With increasing global food insecurity, the last thing any country needs right now is an invasive species that can damage or decimate crops.

And that has something to do with the fact that we are funding medfly defenses in Belize and Peten in the hopes that these areas can act as a line of first defence to make sure that they never have to deal with the problem again.

Those efforts continued today when BAHA received what has become an annual check from the U.S. Embassy. Cherisse Halsall attended that ceremony and brings us this short report.

It's the fruit fly that once posed a massive threat to North America's agriculture.

And back in the early 2000's it caused quite the panic in southern Belize. But since then the U.S. government has pumped quite a bit of money into a BAHA partnership to try and get the MEDFLY at bay.

Francisco Gutierrez, Technical Director, Plant Health, BAHA
"The Peten region and Belize are the for, um, lack of a better word, the frontline against this pest that which the upper half of the Americas which includes all of Belize, northern Guatemala, all of Mexico and the United States so hence the reason that we get that level of support to be able to keep the MEDFLY at bay, keep it in Central America and even push it back."

And at today's annual handing-over ceremony acting Chief of Mission Andie De Arment told the media how many of Belize's agricultural sectors benefit from the program's funds.

Andie D'Arment, Representative, U.S. Embassy
"The money we provide does so many things that are behind the scenes. It is investing in food security. It's investing in prosperity for farmers and for exports for Belize. It provides jobs for those industries, so this investment in agriculture is something we are very. Proud of at the U.S. government and I am proud that we were able to raise the funds this year so not just for the MEDFLY eradication program but for the quarantine program we are able to provide additional funding are able to provide vehicles and again this year is. a quarter of a million U.S. dollars or half a million Belizean dollars we are investing of the U.S. government money into Belize's agriculture sector."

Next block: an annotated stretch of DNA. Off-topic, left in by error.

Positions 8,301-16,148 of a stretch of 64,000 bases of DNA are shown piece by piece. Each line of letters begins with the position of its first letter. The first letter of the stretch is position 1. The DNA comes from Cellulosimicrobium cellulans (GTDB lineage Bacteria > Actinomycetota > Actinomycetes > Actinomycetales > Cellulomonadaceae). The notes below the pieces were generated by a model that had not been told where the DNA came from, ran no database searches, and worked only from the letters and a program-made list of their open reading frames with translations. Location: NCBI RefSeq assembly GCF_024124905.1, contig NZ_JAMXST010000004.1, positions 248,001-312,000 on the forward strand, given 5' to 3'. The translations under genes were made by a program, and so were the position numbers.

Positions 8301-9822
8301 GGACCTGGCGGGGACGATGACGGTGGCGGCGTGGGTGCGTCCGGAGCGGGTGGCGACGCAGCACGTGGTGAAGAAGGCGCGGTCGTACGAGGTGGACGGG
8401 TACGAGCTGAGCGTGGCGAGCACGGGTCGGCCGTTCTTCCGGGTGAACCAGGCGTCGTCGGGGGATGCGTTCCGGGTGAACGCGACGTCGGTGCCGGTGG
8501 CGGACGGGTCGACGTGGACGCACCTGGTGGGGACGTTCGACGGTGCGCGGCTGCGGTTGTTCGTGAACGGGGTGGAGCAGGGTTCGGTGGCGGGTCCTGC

And Minister of Agriculture Jose Mai is hoping that those funds can help us to once return to safe and competitive fruit production for the U.S. market.

Jose Mai, Minister of Agriculture
"We all know that we have in the past been a very strong producer of papaya for export to the U.S. we have now fallen back on that a little hoping to get it back up but it is of critical importance, plant health importance, and economic importance for us to keep monitoring and keep the surveillance project for Mediterranean fruit flies. A couple of years ago it was papayas it is. still papayas to a certain extent but we hope. To do other fresh fruit in the very near future. We are looking at the potential of exporting Citrus products and fresh fruit to the U.S. We are working with Peter Hyaa and us. Are working maybe with other tropical fruits which are all host to the Mediterranean fruit fly."

And with stringent BAHA measures in place, the hope is that the MEDFLY stays gone for a very long time, if not forever.

Andie D'Arment, Representative, U.S. Embassy
"This is one. Of those programs that is kind of under the radar because you, you, the whole key is to keep the problem from happening, right so you can't prove a negative and the fact that you have said that there has not been a MEDFLY outbreak that those have been able to be contained has been so important."

Today's donation amounted to just short of half a million Belize dollars.

Channel 7